Experts say a 'turnover tsunami' could be on the horizon as pandemic uncertainty subsides
May 17, 2021
As the economic recovery continues and companies craft their return-to-work plans, experts and surveys show businesses need to be prepared for another potential disruption: a potential surge in turnover.
According to a survey by insurance and financial services provider Prudential Financial, 26% of workers plan to look for a job with a different employer once the threat of the pandemic decreases.
Many of those workers have been “sheltering in place” – a term used to describe workers who remained at their job over the past 15 months due to the uncertainty created by Covid-19.
Kate Keller has seen the changing workplace dynamics first-hand.
Keller is principal of Keller Augusta, a Boston-based national boutique search firm focused on the commercial real estate industry that has seen a 50% increase in demand for its services in the past year.
“Many companies are preparing for a potential ‘turnover tsunami’ in the wake [of the pandemic],” Keller said.
Keller said a variety of factors are responsible for the expected increase in turnover, including pandemic burnout, unhealthy work environments and pent-up demand for vacations.
As things return to a sense of normalcy and the economic recovery continues, many of those employees are expected to start looking.
Considering the circumstances, they are likely to have plenty of options. Labor shortages are gripping numerous industries, a trend experts say is likely to lead companies to offer lucrative pay increases to lure talent. A survey by Chicago-based Elements Global Services found it would take just a 15% raise for 49% of workers to change jobs.
With those factors at play, experts say companies need to be proactive about defending against turnover in the months to come, and they offer several best practices to consider.
1. Reimagine your workplace
Ron Mitchell, CEO at Humanity Health — a startup that focuses on career acceleration and talent sourcing for underrepresented leaders in the health care field — said the pandemic has changed the hiring and retention equation for many companies and industries.
Heading into pandemic, the labor market was tight, but Mitchell said most of the focus at that time was on finding workers with the right skills.
The work-from-home environment that took hold over the past 15 months has added a new wrinkle.
“Post-pandemic, organizations have another thing to think about it. It’s not just, ‘Can I find talent with the right skills?” Mitchell said. “It’s [now], ’Is my organization set up to be attractive to people with the right skills?’”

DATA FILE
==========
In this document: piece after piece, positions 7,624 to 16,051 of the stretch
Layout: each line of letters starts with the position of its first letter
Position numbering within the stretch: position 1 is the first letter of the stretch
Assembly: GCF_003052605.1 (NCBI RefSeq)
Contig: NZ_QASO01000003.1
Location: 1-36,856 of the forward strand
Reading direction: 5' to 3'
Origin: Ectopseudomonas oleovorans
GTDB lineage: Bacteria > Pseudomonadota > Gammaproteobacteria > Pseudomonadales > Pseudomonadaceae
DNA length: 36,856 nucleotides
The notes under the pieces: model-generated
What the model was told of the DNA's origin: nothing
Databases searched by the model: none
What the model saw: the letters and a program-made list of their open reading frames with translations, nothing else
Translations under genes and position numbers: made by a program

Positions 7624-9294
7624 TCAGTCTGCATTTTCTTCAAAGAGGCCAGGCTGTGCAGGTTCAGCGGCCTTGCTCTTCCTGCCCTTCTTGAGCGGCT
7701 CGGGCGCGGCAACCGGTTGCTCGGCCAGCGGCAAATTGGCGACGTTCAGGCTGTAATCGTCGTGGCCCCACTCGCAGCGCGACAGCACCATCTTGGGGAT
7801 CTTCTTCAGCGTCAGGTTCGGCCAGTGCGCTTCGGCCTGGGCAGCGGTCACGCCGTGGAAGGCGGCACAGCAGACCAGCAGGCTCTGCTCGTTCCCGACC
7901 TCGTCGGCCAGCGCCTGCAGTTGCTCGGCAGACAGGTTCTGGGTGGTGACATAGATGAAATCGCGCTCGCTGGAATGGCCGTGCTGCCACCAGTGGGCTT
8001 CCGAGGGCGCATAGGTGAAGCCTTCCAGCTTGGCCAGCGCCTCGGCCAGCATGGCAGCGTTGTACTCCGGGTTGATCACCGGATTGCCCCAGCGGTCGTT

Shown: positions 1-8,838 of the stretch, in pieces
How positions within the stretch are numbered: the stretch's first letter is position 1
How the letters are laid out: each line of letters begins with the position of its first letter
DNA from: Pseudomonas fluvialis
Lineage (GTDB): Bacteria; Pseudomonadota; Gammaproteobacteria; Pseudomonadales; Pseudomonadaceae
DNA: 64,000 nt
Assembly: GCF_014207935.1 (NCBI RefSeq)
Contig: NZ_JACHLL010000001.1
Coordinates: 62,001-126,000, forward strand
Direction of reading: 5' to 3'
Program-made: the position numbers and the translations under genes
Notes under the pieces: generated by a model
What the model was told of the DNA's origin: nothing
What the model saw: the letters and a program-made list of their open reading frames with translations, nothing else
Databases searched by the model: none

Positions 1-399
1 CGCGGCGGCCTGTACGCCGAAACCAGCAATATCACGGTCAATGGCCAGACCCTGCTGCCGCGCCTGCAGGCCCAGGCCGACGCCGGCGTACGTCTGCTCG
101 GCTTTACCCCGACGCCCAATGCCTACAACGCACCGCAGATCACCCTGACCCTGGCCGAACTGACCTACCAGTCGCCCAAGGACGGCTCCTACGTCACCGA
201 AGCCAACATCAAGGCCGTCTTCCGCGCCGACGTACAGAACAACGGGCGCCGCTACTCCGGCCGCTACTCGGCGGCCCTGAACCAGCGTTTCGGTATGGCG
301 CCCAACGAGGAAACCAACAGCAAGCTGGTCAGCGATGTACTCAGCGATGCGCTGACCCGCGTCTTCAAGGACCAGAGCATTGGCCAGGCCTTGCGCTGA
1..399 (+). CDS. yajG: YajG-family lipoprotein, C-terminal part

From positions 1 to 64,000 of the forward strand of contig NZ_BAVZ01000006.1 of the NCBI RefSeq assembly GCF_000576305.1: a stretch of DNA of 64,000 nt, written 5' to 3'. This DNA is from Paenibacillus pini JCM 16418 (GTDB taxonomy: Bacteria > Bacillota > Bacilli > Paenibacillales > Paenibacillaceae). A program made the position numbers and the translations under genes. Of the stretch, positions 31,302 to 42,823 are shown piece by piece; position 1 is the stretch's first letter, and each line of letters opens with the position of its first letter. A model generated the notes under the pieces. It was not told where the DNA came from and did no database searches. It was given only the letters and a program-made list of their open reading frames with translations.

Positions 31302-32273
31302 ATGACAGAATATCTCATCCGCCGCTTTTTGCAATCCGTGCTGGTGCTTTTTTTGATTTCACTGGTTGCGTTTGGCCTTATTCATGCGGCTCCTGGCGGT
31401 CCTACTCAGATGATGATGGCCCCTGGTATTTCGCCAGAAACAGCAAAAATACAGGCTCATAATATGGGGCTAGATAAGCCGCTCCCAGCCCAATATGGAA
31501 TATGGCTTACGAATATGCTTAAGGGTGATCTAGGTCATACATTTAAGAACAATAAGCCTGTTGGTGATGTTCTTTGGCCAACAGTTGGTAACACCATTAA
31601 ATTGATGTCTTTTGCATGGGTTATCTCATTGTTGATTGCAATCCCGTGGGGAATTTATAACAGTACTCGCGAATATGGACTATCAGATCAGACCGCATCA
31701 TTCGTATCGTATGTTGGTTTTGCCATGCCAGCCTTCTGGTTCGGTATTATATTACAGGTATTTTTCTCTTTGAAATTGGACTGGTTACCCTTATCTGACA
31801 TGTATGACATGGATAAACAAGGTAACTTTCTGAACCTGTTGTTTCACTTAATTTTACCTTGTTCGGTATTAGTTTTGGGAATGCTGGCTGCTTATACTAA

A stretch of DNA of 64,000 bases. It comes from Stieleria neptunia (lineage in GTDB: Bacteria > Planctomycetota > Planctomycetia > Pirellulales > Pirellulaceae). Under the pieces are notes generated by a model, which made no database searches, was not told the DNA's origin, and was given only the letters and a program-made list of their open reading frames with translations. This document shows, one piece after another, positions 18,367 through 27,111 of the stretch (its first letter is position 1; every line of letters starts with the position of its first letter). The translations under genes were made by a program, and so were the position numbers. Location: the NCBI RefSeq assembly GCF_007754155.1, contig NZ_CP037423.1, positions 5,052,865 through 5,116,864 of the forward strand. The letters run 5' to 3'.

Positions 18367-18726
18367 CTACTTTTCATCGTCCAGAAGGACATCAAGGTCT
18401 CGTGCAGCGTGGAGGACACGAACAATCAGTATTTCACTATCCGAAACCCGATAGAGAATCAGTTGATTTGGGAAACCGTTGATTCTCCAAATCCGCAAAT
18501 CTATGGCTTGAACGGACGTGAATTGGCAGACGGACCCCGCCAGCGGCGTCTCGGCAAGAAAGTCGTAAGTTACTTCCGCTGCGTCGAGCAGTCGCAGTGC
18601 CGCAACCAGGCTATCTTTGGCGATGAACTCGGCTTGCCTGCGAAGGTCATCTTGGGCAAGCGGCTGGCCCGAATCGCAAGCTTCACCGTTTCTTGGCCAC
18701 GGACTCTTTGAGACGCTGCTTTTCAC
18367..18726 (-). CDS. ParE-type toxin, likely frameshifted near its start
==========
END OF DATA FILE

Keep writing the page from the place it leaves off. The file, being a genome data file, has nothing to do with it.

If companies haven’t already done so, Keller said they need to be determining what the future of their workplace looks like.
Many businesses are choosing a hybrid model that includes work-from-home options. Many experts say that is becoming the expectation for jobseekers and existing employees, so companies that choose to deviate from that model could be putting themselves at risk for higher turnover.
Keller encourages companies to have an outlined workplace strategy with clear expectations about how the flexible schedules will work.
Prudential’s survey found 73% of workers believe companies should offer and expand remote-work opportunities after the pandemic is over.
2. Reassess your benefits
Based on the feedback Keller’s company’s has received, she said now is a good time for employers to assess their benefits packages.
“We advise firms to identify their shortcomings and opportunities to improve their offerings,” Keller said.
Points of attention could include increased vacation, compensation and wellness packages.
Keller said making tangible progress on those steps can boost morale, ultimately reducing turnover.
Prudential’s survey found about 75% of respondents will factor benefits into their decision to seek a new job, with flexible schedules (31%) and career mobility opportunities (25%) being the most coveted benefits.
3. Rethink your processes
The past year has been a chaotic one for many companies and employees.
That means many processes that have been consistent for a long time might need to be reconfigured to maximize effectiveness.
With that in mind, Keller said companies may want to reconsider their existing retention surveys and exit interviews.
“This will allow them to understand any potential underlying issues within the team and noting opportunities to invest in outside resources for additional support and mentorship,” she said.
There could be new questions or job factors to ask about in the wake of the pandemic that might not have been on employees' radars prior to 2020.
One area that companies should probe is around workplace culture.
According to Prudential’s survey, 42% of workers who plan to leave their current employer would give their employer a ‘C’ or lower for efforts to maintain culture during the pandemic.